For the A to Z blogging challenge I’ve decided to blog about the 1940′s. And in the spirit of the 1940′s, at the end of the month, I’ll be giving away an ebook copy of one of my favorite books, Summer at Tiffany, to one of my newsletter subscribers (sign-up on the sidebar if you are so inclined.) It’s a light-hearted memoir of two college girls let loose in New York City for a summer. What a hoot
During most of WWII the United States barred large groups of refugees from entering the country. It wasn’t until the summer of 1944 when the war was nearing the end, that a “Safe Haven” was allowed at Fort Ontario in Oswago, New York. Only about a thousand refugees were chosen in Italy, most of them of Jewish descent, to make the special trip over. So few, when so many were in need.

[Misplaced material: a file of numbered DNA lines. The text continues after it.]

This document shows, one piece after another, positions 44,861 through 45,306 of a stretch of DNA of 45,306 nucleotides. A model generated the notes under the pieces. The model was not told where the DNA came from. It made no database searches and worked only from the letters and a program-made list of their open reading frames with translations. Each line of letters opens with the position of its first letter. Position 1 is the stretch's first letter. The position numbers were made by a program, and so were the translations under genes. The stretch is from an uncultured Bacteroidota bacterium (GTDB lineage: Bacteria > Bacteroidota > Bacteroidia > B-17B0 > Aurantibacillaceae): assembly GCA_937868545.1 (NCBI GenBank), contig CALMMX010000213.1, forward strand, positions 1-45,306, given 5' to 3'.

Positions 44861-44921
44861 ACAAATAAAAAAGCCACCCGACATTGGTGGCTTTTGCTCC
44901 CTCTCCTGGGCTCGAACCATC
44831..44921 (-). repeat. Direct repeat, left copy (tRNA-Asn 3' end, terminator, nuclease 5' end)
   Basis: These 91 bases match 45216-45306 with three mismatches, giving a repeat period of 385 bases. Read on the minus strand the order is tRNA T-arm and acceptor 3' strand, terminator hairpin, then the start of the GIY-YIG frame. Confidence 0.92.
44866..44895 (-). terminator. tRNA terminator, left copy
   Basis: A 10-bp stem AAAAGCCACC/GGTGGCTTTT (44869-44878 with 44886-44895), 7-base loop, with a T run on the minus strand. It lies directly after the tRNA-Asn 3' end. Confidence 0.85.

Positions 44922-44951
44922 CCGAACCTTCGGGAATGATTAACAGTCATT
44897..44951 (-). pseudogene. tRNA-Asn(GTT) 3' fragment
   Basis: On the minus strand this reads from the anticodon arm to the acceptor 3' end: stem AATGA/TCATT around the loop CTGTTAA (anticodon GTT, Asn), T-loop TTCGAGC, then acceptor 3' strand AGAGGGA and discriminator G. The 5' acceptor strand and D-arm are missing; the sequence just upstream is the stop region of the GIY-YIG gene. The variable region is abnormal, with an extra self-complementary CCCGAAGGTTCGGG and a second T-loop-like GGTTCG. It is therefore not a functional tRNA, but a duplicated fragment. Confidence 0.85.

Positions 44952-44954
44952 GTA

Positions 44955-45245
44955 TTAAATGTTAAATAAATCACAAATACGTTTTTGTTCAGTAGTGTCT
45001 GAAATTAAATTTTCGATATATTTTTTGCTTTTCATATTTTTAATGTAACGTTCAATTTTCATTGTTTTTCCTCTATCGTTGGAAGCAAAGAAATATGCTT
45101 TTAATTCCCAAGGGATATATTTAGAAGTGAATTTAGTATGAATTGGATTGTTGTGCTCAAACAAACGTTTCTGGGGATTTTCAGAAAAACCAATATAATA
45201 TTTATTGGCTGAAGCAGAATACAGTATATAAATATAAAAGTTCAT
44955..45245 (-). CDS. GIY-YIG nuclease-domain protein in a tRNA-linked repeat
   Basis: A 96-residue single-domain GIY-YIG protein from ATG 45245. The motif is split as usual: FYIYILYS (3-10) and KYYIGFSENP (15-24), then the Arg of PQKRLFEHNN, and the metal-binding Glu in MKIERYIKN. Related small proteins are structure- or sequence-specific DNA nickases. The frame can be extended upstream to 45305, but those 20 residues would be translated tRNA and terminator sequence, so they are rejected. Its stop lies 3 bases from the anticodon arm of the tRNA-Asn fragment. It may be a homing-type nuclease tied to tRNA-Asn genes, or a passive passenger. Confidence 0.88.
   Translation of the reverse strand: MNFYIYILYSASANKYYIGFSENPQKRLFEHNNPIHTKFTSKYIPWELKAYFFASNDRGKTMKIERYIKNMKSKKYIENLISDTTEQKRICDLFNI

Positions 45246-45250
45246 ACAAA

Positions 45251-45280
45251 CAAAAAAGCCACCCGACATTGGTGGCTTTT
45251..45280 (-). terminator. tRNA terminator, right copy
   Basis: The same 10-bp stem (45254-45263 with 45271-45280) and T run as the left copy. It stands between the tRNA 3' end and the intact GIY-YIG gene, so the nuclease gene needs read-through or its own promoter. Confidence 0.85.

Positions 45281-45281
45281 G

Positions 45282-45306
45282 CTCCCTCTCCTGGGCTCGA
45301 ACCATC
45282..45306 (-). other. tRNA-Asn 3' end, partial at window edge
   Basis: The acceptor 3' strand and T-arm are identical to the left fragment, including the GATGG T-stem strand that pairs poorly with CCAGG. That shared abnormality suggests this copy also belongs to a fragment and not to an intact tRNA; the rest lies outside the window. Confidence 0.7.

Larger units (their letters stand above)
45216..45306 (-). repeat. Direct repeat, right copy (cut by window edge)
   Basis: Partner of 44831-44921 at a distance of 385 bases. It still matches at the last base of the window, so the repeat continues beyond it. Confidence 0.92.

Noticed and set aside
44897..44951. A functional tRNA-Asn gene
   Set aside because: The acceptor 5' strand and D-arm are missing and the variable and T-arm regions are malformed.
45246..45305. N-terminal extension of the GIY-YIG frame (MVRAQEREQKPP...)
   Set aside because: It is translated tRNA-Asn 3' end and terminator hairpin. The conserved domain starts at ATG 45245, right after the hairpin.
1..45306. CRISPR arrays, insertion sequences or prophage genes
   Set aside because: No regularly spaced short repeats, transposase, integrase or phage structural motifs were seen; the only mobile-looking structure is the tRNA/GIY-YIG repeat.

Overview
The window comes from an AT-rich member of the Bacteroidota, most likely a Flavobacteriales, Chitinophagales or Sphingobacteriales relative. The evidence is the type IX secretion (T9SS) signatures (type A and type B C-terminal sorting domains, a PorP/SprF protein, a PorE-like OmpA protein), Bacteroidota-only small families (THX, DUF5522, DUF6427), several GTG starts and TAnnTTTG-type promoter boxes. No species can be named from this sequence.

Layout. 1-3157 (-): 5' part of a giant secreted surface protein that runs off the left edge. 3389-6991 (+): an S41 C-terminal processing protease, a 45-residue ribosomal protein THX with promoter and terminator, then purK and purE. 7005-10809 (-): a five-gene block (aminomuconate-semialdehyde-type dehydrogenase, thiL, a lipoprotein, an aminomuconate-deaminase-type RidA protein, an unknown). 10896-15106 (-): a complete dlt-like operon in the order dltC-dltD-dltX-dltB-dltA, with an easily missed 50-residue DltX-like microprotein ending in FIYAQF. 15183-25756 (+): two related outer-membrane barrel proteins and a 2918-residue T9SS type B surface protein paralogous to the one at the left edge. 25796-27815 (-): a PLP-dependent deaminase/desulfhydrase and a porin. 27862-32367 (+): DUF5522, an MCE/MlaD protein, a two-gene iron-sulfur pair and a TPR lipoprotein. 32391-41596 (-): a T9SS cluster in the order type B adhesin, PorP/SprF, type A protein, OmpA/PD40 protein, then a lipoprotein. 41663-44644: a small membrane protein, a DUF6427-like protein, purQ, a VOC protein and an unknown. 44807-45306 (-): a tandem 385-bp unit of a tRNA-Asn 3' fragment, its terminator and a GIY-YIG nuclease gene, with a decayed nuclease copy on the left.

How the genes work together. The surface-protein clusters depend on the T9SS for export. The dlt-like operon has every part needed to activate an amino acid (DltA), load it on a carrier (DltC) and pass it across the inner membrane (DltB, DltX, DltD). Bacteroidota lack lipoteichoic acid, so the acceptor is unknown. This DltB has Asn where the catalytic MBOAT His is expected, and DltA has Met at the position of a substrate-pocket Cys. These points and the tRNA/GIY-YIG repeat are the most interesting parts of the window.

They were housed at the empty fort, kept behind a barb-wire topped fence. Their status was a strange one–guests without Visas, not allowed to work or leave the area. At the end of the war, many of them were finally allowed to apply for immigrant status. Of those who stayed, many left their mark on America in amazing ways. You can read more about them in the book Haven: The Dramatic Story of 1,000 World War II Refugees and How They Came to America by Ruth Gruber. She was the one tasked with the job of sailing with the refugees and helping them make the transition to the shelter. Fascinating piece of history.